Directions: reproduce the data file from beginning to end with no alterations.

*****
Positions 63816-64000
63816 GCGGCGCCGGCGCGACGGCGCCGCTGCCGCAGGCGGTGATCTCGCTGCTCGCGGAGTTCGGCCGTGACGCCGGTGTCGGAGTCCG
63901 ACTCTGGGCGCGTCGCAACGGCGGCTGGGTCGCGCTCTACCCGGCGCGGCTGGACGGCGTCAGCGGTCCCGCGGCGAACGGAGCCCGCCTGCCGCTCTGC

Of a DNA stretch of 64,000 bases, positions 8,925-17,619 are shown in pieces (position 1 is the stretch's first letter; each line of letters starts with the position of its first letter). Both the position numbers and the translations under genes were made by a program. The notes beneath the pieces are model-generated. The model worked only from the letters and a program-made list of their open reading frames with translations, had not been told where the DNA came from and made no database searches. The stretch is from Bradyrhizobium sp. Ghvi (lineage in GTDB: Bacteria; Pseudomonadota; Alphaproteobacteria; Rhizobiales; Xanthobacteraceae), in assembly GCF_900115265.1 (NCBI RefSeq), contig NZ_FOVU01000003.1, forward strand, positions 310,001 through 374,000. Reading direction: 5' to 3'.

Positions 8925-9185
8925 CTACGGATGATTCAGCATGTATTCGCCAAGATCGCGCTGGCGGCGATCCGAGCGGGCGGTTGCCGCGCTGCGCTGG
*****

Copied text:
Positions 63816-64000
63816 GCGGCGCCGGCGCGACGGCGCCGCTGCCGCAGGCGGTGATCTCGCTGCTCGCGGAGTTCGGCCGTGACGCCGGTGTCGGAGTCCG
63901 ACTCTGGGCGCGTCGCAACGGCGGCTGGGTCGCGCTCTACCCGGCGCGGCTGGACGGCGTCAGCGGTCCCGCGGCGAACGGAGCCCGCCTGCCGCTCTGC

Of a DNA stretch of 64,000 bases, positions 8,925-17,619 are shown in pieces (position 1 is the stretch's first letter; each line of letters starts with the position of its first letter). Both the position numbers and the translations under genes were made by a program. The notes beneath the pieces are model-generated. The model worked only from the letters and a program-made list of their open reading frames with translations, had not been told where the DNA came from and made no database searches. The stretch is from Bradyrhizobium sp. Ghvi (lineage in GTDB: Bacteria; Pseudomonadota; Alphaproteobacteria; Rhizobiales; Xanthobacteraceae), in assembly GCF_900115265.1 (NCBI RefSeq), contig NZ_FOVU01000003.1, forward strand, positions 310,001 through 374,000. Reading direction: 5' to 3'.

Positions 8925-9185
8925 CTACGGATGATTCAGCATGTATTCGCCAAGATCGCGCTGGCGGCGATCCGAGCGGGCGGTTGCCGCGCTGCGCTGG